|Total sleep||6 hours 20 minutes|
|Specification||1 long core sleep, 1 daytime nap|
|Former names||Everyman 6, Biphasic (schedule), short Siesta|
</translate> The first schedule in the Everyman line, which contains a long core, usually with a length of 6 hours, and a short nap. However, E1 is mostly known for its biphasic behavior, rather than an Everyman schedule because it only has 1 nap.
First created as part of the Formula in Ubersleep, Everyman 1, or E1, is part Everyman and part Biphasic. Puredoxyk considered that each full cycle of a core sleep is equivalent to a nap full of REM. Starting with a 7.5-8h monophasic baseline, cutting out 90m from the core sleep (to make E1 core of 6h) is compensated by a daytime nap that ideally gives REM sleep and to ease new polyphasic sleepers into daytime napping. Because of the sleep cut from the core, sleep deprivation will gradually build up, and enable sleepers to effectively learn and master the short 20m daytime nap. This napping mastery method is possibly a lot easier than learning to nap on a non-reduced Biphasic schedule (e.g, Biphasic-X), because there is more sleep pressure generated from a shortened nocturnal core sleep than from an almost intact nocturnal core sleep on a non-reduced Biphasic pattern.
Since E1 does offer a decent amount of sleep, it is then straightforward to transition to this schedule from monophasic sleep immediately. However, unlike other polyphasic schedules with less total sleep, learning to nap on E1 may take up to several weeks because humans have been observed to get used to sleeping monophasically for only 6h a night, due to work, stress and other environmental factors; this then leads to chronic sleep deprivation if personal monophasic baseline is usually higher (e.g, needing 8h per night for maximum daytime functions). Thus, it will take time for sleep pressure to build to be able to fall asleep in the naps. There are, however, exceptions to certain adaptation cases to E1 where falling asleep in the nap is facilitated after only a matter of days on the schedule. Individuals capable of doing this most likely have been experienced polyphasic sleepers, nappers, or have the ability to fall asleep during the day naturally without much tiredness.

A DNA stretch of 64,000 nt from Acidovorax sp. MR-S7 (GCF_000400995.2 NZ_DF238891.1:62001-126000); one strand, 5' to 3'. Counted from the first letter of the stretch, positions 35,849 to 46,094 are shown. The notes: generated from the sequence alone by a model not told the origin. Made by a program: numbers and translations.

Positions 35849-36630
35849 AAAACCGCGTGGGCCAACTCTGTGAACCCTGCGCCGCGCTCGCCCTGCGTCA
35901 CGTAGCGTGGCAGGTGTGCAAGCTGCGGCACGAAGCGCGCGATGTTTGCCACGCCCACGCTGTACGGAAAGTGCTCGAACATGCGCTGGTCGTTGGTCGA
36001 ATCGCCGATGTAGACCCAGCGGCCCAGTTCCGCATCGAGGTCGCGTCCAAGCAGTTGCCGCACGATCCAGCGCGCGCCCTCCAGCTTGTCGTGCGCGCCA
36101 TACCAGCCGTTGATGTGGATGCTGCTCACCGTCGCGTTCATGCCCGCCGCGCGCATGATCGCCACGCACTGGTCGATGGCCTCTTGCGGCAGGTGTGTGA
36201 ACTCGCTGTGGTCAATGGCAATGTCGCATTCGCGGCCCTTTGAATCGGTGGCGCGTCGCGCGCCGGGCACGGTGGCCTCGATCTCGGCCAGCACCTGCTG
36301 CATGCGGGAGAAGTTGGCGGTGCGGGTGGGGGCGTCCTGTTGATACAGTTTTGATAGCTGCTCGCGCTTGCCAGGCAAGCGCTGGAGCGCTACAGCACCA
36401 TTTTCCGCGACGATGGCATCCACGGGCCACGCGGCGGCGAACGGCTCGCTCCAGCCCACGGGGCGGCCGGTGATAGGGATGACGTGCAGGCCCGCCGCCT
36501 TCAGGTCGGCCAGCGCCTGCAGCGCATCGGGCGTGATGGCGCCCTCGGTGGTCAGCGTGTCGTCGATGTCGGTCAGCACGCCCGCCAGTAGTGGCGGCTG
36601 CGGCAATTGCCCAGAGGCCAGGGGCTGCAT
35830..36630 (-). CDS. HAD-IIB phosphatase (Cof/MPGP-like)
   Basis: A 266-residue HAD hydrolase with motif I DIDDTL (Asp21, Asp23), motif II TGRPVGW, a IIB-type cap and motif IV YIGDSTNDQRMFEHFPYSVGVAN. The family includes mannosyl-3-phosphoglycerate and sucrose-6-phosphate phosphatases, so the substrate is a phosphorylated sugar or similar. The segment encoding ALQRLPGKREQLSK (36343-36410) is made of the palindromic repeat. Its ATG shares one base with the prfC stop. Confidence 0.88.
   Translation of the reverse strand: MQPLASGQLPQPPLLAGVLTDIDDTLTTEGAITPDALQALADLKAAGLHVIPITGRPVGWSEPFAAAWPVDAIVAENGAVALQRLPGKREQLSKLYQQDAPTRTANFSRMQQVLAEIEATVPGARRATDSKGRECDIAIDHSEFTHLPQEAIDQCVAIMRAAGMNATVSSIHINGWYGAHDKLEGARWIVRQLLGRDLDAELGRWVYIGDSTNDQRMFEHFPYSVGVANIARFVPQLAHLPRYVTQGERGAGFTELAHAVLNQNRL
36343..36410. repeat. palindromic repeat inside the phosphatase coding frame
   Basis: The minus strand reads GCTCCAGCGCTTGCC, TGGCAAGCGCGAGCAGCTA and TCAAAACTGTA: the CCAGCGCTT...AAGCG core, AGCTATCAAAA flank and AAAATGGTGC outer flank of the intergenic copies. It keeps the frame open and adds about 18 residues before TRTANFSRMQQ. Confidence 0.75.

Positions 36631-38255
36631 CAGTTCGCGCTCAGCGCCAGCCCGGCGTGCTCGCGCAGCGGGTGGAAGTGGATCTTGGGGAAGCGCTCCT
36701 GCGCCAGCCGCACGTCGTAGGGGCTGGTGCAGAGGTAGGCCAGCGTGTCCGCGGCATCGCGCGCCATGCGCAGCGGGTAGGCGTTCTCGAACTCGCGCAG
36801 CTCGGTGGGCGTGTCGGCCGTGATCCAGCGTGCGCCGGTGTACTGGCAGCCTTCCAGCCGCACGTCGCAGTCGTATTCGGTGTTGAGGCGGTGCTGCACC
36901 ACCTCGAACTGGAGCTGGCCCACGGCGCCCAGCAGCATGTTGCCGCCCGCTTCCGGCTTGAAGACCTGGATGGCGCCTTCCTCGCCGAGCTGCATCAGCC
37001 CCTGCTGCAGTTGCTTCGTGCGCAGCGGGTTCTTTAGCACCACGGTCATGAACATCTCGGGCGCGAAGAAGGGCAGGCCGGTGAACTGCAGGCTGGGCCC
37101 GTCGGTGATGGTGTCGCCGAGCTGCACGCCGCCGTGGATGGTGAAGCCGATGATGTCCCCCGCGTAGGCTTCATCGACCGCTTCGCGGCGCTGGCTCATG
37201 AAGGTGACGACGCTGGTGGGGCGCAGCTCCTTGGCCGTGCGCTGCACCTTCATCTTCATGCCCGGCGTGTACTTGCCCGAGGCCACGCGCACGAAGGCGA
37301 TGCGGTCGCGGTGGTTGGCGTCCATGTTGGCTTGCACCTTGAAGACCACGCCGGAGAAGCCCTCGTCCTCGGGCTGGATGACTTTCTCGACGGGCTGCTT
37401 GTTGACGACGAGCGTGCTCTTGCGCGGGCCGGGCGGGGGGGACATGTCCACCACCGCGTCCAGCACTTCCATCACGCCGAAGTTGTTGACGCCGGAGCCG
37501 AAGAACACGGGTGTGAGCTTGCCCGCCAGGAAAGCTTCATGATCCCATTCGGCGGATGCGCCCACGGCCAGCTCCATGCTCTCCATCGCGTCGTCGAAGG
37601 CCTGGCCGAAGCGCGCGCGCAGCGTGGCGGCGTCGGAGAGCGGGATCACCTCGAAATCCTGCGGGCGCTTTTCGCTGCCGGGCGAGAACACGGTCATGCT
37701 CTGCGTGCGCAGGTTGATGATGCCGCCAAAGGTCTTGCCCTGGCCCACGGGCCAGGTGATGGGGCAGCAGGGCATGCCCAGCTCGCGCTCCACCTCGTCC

Despite the biphasic nature (which bears resemblance to monophasic structure), adaptation to E1 follows the same rules as any other reducing polyphasic schedules; this means that it is necessary to go to sleep at the same time everyday for the nap and the core for the new sleep habits to stick. Exceptions are made when the total sleep on E1 (6.3h) is very close to, or the exact same as personal monophasic baseline - these individuals can then proceed to have a flexible nap while keeping a somewhat flexible core sleep from day to day, without having to stick to the sleep times by the minute during adaptation.
Even though E1 looks to be a straightforward polyphasic schedule to start with for beginners and non-nappers, the adaptation results from E1 adaptations in the community over the years do not reflect the notion that E1 is supposed to be an "easy" schedule. There have been many reported problems from beginners over the course of adaptations that prevented them from reaching the adapted state: inability to fall asleep in the nap despite several weeks in, high sleep onset for the nap after many weeks, or in some rarer cases, oversleeping from the nap consistently (which may suggest that these sleepers have a stronger tendency for a daytime core rather than a short nap, as an example). All of these issues, however, can be attributed to sleep debt prior to starting E1 adaptation, poor discipline, poor alarm system, or wrong assessment of personal monophasic sleep need (high sleep need which increases the difficulty of E1 to great magnitudes).
It is worth noting that the failure to nap after several weeks (despite adhering to the schedule by the minute and all methods have been used to facilitate napping) may be attributed to the BRAC in scheduling. What this means is that sleep pressure on E1 is generally lower than on other schedules with less total sleep, thus there are not many choices to pick several nap times that span across many hours in the day - the body may only feel the tiredness and drowsiness at some spots in the day. This as a result causes the nap to never stick because the body is consistently tired some time either before or after nap. The problem would be resolved if the nap is moved to those spots to give adequate recovery.